The Kentucky Derby disqualification

Watching multiple angles of the running of the 145th Kentucky Derby clearly show that Maximum Security veered into not just the path of another horse, but into the horse itself, a clear violation of the above rule.

Why the horse did so is unknown; jockey Luis Saez said that his horse spooked from the crown as they came around the final turn. Maximum Security was among the least experienced horses in the field, with only four previous starts, all at one racetrack, and only one start in a stakes race for which there would be a crowd.

It was not intentional interference on the part of Maximum Security or Luis Saez. No one blames the horse or rider in this instance; in fact, one could argue that Saez did a good job of correcting the swerve and keeping the horse from running into more horses.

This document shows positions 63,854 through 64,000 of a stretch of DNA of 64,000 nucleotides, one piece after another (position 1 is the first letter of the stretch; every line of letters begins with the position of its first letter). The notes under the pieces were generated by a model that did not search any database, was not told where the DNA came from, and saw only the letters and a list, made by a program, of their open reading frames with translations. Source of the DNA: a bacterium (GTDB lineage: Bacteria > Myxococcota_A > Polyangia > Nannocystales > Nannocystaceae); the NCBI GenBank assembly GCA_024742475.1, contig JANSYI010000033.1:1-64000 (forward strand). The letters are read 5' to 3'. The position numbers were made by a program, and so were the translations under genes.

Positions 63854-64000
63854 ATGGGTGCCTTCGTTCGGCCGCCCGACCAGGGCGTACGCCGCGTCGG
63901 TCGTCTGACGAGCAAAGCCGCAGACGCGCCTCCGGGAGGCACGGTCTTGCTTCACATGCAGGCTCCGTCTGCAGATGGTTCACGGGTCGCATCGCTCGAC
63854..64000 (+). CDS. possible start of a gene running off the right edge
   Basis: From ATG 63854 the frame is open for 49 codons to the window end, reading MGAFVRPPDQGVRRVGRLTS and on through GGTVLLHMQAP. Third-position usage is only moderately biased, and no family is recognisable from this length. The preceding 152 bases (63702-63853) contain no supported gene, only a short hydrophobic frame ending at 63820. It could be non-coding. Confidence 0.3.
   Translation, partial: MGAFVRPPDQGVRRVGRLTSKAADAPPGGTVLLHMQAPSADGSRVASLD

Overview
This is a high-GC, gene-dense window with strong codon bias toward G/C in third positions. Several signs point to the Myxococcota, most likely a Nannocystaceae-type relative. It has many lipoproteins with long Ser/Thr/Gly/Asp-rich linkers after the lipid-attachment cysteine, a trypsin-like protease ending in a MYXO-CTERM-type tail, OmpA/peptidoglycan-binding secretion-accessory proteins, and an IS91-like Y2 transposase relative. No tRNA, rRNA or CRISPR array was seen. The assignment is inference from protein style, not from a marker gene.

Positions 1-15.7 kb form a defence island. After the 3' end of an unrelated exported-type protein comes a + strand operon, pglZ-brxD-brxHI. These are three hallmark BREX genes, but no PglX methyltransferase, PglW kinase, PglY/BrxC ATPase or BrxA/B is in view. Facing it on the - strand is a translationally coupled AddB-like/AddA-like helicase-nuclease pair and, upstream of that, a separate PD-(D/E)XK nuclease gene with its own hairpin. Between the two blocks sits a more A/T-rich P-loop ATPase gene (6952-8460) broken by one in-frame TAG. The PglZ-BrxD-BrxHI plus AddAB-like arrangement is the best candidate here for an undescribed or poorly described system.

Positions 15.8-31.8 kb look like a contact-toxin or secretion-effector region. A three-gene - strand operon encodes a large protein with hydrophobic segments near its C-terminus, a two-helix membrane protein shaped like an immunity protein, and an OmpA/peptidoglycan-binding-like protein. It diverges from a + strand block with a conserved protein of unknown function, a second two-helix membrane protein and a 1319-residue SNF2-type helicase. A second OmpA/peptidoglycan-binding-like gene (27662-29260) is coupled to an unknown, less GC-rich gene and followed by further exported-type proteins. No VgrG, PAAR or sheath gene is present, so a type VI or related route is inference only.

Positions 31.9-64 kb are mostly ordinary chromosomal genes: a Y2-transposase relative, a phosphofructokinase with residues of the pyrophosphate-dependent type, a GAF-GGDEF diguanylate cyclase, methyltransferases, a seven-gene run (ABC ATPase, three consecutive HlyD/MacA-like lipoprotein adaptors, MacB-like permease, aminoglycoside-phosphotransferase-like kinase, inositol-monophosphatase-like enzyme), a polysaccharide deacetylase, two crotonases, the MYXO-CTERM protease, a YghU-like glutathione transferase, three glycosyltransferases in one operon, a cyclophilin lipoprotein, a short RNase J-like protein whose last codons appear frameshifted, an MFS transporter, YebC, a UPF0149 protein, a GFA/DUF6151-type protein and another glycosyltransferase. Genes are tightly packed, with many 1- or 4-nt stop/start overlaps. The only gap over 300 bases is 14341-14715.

But, it is the stewards’ role to uphold the rules of the sport and protect the safety of all racing participants. The unofficial winner of the Kentucky Derby did interfere with another horse, which in turn set off a chain reaction, cost multiple horses a better placing, and worst of all, could have resulted in a terrible on-track accident.

It was not the stewards’ intention to punish Saez or the connections of the winning horse, but to apply the rules consistently. Allowing an incident such as that to pass without issue can send the wrong message to riders and suggest that regulators will turn a blind eye toward irresponsible race riding or other unsafe actions in a race.